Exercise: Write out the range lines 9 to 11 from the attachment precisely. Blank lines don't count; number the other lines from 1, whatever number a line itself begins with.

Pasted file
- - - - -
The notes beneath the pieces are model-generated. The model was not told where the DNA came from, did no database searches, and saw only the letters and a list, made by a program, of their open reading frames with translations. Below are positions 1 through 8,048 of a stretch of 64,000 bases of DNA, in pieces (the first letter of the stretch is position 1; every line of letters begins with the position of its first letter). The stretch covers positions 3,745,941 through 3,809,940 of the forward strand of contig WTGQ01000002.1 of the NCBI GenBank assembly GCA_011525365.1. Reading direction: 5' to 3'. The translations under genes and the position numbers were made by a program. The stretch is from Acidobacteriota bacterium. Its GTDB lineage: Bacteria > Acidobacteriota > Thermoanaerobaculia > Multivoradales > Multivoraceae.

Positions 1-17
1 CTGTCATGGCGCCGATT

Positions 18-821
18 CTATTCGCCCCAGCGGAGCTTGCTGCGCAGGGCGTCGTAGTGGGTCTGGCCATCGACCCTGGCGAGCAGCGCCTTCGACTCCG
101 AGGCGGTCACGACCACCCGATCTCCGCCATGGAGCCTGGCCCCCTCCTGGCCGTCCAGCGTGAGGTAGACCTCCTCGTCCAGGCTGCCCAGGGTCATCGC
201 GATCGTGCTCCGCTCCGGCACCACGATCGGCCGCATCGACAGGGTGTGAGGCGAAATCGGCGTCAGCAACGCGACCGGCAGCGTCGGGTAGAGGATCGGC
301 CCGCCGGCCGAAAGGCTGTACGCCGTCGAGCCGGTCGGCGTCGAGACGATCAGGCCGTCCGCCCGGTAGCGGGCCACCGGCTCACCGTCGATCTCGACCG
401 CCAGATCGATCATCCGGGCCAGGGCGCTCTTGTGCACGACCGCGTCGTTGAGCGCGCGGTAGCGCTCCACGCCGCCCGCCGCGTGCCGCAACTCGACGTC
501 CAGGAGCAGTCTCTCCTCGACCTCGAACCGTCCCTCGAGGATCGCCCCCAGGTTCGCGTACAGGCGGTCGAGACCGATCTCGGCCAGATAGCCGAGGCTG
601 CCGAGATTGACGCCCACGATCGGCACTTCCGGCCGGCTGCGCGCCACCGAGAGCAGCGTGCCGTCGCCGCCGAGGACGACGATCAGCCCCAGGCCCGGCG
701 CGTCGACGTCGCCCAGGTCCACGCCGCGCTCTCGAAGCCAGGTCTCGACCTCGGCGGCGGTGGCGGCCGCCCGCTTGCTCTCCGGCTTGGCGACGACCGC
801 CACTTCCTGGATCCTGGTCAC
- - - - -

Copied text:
401 CCAGATCGATCATCCGGGCCAGGGCGCTCTTGTGCACGACCGCGTCGTTGAGCGCGCGGTAGCGCTCCACGCCGCCCGCCGCGTGCCGCAACTCGACGTC
501 CAGGAGCAGTCTCTCCTCGACCTCGAACCGTCCCTCGAGGATCGCCCCCAGGTTCGCGTACAGGCGGTCGAGACCGATCTCGGCCAGATAGCCGAGGCTG
601 CCGAGATTGACGCCCACGATCGGCACTTCCGGCCGGCTGCGCGCCACCGAGAGCAGCGTGCCGTCGCCGCCGAGGACGACGATCAGCCCCAGGCCCGGCG